More than two decades ago, I knew Washington, D.C., was home when I saw Salvador Dali’s “The Sacrament of the Last Supper” hanging in the National Gallery of Art. I had traveled thousands of miles and many years, from the rugged coast of Catalonia to the hard streets of Manhattan, but when I saw Jesus and the Apostles gathered at the table, the familiar cliffs of northeastern Spain behind them, I knew that Washington was a place for me.
Now the late artist is back in my life again. “Les Diners de Gala,” released in English for the first time this fall, is a compilation of over-the-top recipes imagined, cooked and served by Dali and his wife, Gala, at the many lavish dinner parties they would throw across the world, from their home in Port Lligat two hours north of Barcelona to their Plaza Hotel apartment in Paris and all the way to rural Virginia. The book brims with esoteric ingredients, bizarre menu concepts and fantastical sketches done by the master himself.
As a chef, I should tell you not to buy this book: that the exotic, at times surreal, recipes would be a waste of your time and money. But then I would be lying to you. I’ve had an original copy of this book, first published in 1973, for many years and have been drawing inspiration from it for much of my professional life. As a forceful, surrealist reflection of Dali’s life at the dinner table, it is something cooks and creators of all types will find plenty to connect with, too.
I spent the most important part of my adolescent life working in Roses, a fishing village just down the coast from Cadaqus, where Dali had a home, later converted into a museum. Every spring I would arrive by train in Figueres, where Dali was born and where his extraordinary self-curated museum lives on today. Portbou, where Dali bought a castlelike building as a gift to Gala, is just up the coast. With all these iconic places touched by Dali, I always imagined that his spirit was floating in the air around me.
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This part of Spain, called the Costa Brava, has a way of possessing locals and visitors alike. There is a wind called the tramontana. A wind that comes from the Pyrenees, strong and forceful, it is said to affect the psyche. “I’m not strange,” the artist would say, “I’m just not normal.” I felt that wind at the beginning of each spring working in El Bulli with Ferran Adri, the great Catalan chef whose avant-garde cooking channels so much of Dali’s creative spirit. “At the age of six I wanted to be a cook,” Dali once wrote. Gala may have done most of the cooking, but Dali’s vision has had a huge impact on countless Spanish chefs.
Dali spent many years away from Figueres and Cadaqus, but he was very proud of the land where he was born. He peppered the area with his art. Many of the old bars and restaurants surrounding the region of Empord wear his mark, from paintings hanging on the wall to impromptu sketches Dali would make on the back of checks in lieu of payment. (After all, paying the bill was for mortals.) He loved eating sea urchin from Cadaqus and then painting it in his works: a clear message that if you are what you eat, you are also what you paint.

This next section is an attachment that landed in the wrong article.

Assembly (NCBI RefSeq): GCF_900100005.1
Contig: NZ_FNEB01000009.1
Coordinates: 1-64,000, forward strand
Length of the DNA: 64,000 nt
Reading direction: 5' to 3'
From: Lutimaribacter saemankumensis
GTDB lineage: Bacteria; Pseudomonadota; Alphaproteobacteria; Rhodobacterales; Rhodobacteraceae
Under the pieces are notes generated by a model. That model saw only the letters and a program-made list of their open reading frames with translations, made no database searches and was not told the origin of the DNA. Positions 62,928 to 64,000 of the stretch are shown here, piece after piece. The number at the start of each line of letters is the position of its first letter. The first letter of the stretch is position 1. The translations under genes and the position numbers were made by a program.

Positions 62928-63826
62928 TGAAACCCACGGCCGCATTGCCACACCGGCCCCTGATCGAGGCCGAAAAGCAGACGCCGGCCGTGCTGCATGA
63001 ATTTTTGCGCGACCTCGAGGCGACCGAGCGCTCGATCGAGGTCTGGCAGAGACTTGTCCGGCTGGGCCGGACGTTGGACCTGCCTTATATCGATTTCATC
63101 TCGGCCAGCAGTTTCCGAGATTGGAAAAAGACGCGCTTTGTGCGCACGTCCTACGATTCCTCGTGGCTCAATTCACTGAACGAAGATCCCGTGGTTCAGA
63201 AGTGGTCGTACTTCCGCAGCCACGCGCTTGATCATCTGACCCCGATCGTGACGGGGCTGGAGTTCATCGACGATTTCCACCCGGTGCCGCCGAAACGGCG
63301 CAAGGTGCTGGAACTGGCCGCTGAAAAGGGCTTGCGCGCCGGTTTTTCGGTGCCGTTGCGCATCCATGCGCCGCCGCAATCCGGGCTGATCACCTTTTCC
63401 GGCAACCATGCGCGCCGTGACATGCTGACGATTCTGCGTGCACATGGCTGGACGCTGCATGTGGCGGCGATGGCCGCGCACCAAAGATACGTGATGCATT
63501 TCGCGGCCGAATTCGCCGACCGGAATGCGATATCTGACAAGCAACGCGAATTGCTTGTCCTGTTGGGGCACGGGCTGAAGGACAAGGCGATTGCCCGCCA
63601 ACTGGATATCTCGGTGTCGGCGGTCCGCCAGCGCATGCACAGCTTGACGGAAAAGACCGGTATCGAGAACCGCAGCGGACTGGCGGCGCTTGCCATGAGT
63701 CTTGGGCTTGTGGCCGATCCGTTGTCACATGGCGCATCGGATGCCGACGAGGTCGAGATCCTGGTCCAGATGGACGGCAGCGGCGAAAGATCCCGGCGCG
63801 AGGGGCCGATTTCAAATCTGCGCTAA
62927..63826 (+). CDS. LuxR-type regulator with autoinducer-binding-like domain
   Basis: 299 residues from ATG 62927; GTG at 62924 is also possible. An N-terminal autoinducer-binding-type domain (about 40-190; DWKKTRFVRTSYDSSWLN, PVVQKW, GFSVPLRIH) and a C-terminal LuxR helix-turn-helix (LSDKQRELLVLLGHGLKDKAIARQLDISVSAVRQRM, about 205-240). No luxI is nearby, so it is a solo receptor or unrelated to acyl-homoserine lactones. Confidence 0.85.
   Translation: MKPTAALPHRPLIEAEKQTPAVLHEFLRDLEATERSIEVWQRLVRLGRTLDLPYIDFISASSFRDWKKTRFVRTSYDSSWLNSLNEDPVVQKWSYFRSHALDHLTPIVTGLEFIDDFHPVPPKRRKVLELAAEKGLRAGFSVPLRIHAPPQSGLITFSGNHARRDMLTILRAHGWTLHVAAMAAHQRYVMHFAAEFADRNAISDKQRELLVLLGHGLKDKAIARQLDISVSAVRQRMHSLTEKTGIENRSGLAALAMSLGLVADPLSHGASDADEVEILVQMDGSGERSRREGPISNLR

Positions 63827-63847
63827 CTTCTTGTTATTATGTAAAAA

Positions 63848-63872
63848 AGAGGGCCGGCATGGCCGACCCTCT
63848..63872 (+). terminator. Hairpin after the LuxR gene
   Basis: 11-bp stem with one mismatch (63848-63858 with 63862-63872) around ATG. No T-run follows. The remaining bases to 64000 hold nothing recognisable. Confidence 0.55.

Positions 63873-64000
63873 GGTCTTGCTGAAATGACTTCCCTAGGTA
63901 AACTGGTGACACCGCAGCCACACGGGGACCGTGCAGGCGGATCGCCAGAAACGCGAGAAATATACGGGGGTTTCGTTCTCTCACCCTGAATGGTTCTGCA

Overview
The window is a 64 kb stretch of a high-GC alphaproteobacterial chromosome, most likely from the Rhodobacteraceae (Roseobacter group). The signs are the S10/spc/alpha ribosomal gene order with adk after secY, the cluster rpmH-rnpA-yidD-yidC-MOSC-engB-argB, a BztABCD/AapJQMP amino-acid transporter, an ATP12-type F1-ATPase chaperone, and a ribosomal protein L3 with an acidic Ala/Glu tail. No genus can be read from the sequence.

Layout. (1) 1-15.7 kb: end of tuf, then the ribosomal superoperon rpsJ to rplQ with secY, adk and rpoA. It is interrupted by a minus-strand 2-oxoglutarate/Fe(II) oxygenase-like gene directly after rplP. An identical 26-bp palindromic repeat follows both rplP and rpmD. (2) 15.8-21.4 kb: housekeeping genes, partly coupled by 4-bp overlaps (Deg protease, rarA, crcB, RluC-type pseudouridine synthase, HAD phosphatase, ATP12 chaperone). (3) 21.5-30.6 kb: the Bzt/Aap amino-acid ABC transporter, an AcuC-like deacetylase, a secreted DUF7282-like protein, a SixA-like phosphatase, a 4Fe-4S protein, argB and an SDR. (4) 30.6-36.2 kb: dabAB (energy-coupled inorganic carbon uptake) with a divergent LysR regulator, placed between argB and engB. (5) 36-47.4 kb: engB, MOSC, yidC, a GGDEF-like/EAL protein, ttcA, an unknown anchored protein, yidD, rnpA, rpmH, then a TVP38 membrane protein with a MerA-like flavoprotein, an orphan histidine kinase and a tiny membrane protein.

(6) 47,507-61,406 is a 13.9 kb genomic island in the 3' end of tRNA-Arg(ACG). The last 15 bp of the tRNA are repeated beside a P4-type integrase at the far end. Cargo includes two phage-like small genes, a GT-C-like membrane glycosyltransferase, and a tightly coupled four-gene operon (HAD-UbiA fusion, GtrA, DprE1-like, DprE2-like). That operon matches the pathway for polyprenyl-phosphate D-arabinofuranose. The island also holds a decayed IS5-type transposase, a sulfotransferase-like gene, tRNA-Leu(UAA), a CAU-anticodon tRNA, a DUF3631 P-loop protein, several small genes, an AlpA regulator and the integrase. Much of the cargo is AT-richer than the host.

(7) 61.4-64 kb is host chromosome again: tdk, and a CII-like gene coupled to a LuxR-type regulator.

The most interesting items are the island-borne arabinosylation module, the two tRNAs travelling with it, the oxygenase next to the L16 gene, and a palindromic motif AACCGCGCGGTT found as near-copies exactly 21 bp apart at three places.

As a proud Spaniard myself, I find it difficult to understand why a person so connected to his roots would create a cookbook with almost no dishes from the place of his birth. There are no Catalan dishes to speak of. Almost all of the food in “Les Diners de Gala” is French, with a few nods to Peru, Africa and the West Indies. His many years in Paris predominate. They say that we can conquer anyone through the stomach, and Gala, a smart, cosmopolitan Russian, clearly influenced Dali in matters beyond art. She brought other worlds to him, both on the canvas and in the kitchen.
Dali lived every day as if it might be his last. No form of art was too high or too low for him. In 1969, the year I was born, he designed the logo for Chupa Chups, the colorful Catalan lollipop, one of the world’s most popular candies. Even today, every time you pull off a wrapper, you’re touching a piece of Dal. Food found a way into his art, and his art found a way into food.
“The secret of my influence has always been that it remained secret,” he said. Nothing about Dali was straightforward, and “Les Diners de Gala” is a reminder of that: a surreal cookbook focused on classic and extravagant French recipes that all but ignores the place where he was born and where he left his strongest mark. I have a theory: Maybe he gave us a French cookbook so he could keep Catalonia to himself. So he could still dream of eating sea urchin in the winter, with the tramontana wind blowing. As if to say, “I may be a man of the world, but I know where I belong.”
Andrs is a chef and restaurateur, philanthropist, anti-hunger advocate, TV personality and author. He is owner of ThinkFoodGroup, which includes such Washington restaurants as Jaleo, Zaytinya, Oyamel, Minibar and Barmini, as well as restaurants in Los Angeles, Las Vegas, Miami and Puerto Rico.